Sunday, February 21, 2010

Spelunking Nick Cave

Adele, Roger and I took a recent jaunt over to the Fowler at UCLA to see the Nick Cave show. I have been wanting to see this for some time. I'm glad Adele took the initiative to organize the trip. I had already missed a couple performances featuring the costumes (or Soundsuits) so it was mandatory I saw the show.

No photos and no touching. Are they serious? This is the modern age, there are tiny cameras in every pocket. How do museums expect to enforce this rule? Futile. Anyway, I was able to sneak a few shots in.

Nick Cave's elaborate Soundsuits are immaculate and refined. Their height is impressive and seems natural at about 8 feet. Steel welded armatures hold various assortments of consumer items like old toy tops or in a couple cases porcelain figurines. The suits display complicated designs done with sewed sequins, crochet, fun fur, buttons, lots and lots of buttons. They had a folk art feel to them. Fantastic. You gotta see this show.

Next door in an adjacent gallery was an exhibit called Intersections: World Arts, Local Lives. In it were folk items from all over the world, some contemporary, some ancient. The exhibit included masks and costumes used in various folk and religious ceremonies. The resemblance to some of the Nick Cave items was remarkable. There was even a video of a folk ceremony in New Caledonia I think that featured and outfit with long fringe similar to one of Nick's. The movements of the performer (shaman, priest, not sure) in that costume were almost identical to the video of the dancer in the Nick Cave suit. Pretty fascinating. What Nick Cave is doing here seems to be a contemporary version of these folk ceremonies.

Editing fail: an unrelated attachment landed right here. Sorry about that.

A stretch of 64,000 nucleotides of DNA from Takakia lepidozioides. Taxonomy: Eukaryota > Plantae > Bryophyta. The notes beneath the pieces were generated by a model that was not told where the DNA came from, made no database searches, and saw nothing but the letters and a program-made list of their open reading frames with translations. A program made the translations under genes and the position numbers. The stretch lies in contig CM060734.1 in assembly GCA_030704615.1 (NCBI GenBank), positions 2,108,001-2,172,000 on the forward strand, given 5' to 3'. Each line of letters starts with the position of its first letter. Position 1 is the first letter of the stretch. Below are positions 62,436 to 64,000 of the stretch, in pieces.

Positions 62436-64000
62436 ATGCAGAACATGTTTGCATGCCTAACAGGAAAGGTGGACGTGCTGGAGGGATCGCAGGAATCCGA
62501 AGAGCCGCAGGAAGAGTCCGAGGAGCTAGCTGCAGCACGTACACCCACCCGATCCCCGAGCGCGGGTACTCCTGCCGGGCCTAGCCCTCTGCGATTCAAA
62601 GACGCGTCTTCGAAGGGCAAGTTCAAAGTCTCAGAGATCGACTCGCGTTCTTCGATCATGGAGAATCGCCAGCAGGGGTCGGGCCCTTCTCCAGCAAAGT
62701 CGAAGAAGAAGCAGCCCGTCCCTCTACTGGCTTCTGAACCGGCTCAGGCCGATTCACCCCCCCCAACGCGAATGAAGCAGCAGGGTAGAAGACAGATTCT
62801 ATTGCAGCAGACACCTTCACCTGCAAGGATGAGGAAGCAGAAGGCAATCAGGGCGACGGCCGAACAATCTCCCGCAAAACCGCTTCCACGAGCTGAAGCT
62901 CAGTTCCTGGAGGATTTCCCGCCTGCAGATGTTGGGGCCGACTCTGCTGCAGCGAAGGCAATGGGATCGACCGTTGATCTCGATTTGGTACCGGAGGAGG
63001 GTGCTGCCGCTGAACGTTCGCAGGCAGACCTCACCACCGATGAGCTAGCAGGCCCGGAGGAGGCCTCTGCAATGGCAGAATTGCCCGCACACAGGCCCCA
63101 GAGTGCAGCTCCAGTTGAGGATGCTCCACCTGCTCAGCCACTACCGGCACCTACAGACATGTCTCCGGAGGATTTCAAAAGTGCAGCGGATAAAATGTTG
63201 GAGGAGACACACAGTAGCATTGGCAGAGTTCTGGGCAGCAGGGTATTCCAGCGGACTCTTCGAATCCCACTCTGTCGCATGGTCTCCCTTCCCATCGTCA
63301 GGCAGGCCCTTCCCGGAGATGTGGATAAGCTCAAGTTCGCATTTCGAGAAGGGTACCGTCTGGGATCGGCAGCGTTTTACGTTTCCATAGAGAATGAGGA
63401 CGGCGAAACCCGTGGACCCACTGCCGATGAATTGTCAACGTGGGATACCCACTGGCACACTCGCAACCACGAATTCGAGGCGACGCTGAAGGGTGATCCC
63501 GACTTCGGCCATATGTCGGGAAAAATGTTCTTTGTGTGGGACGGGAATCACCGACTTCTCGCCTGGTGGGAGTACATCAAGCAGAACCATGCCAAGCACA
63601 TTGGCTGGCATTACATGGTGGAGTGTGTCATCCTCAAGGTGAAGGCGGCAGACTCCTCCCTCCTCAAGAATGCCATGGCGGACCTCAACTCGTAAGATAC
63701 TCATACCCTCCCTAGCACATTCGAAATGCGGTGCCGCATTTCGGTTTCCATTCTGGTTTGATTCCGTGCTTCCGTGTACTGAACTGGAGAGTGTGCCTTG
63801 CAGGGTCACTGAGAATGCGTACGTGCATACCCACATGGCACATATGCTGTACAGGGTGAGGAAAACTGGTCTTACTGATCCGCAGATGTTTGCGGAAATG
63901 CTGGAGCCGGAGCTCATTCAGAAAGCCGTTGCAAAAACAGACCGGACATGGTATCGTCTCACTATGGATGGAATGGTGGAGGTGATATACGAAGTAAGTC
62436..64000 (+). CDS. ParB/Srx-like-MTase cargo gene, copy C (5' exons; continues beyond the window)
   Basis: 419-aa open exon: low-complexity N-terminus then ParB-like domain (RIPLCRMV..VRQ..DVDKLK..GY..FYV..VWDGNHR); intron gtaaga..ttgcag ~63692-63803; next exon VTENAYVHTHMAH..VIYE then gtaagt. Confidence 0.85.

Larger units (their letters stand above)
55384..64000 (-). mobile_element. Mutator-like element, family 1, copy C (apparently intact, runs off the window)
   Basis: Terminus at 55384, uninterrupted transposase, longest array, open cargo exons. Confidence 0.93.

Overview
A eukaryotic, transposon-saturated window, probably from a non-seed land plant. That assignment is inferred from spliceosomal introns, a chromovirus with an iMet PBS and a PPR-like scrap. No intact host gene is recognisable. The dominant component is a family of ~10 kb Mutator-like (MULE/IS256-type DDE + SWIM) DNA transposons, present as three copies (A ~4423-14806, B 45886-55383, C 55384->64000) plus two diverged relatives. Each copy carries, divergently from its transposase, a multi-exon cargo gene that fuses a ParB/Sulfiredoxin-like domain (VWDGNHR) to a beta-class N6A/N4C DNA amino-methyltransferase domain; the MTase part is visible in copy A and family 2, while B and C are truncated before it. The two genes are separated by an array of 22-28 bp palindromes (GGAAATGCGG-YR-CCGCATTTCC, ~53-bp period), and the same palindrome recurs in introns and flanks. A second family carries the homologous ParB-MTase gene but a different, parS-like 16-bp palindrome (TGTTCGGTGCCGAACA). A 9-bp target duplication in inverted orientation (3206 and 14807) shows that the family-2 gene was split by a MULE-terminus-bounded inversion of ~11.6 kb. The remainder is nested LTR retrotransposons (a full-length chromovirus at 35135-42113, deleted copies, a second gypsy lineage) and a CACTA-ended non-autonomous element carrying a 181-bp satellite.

Adele, Roger and I got to talking about the inspiration for the dances. We were wondering if the concept came first for the dance or did the costume design the dance itself. I leaned toward the idea that the suit designs the choreography. The materials and the sounds they make demand certain movements. Anyway, judge for yourself. The show is still up through May 30th.

Nick Cave: Meet Me at the Center of the Earth
January 10, 2010 to May 30, 2010

Tuesday, February 9, 2010

Artillery and Art History

It was an art history kinda night down in Chintown last Saturday. At the Box on Chung King Road was a show featuring works of Robert Mallary, an abstract artist know for his unusual use of materials who was active starting in the 1950s. His work is somewhere in between sculpture and painting, incorporating materials like resin, cardboard, concrete, dirt, wood and canvas. It was the perfect show for a rainy, overcast, LA winter evening. The pieces looking like exhibits excavated from a petrified shanty town. Really bold and beautiful stuff.

Later at Artillery and Ammo it was "going off" for the closing party of Friends of Ours, a 3 person show. I've never seen Patrick Hammerlein so intoxicated. Must've been huffin' some of those underpass fumes.

These three artists presented a concise and efficient assortment of illustration, and collage. It was pleasing to the eye in so many ways. Patrick's always excellent manipulated photo collage work fit in well with Bill Donovan's surreal and meticulous pencil drawings, and Maureen Shields' nostalgic collage experiments.

I was finally able to fight may way through the crowd (and the cloud) to congratulate Deryke on his adept curatorial effort. It's well worth the trip to visit A & A. You probably drive over it every day on your way to work.

Artillery & Ammo Gallery
1162 Glendale Blvd.
Echo Park , CA 90026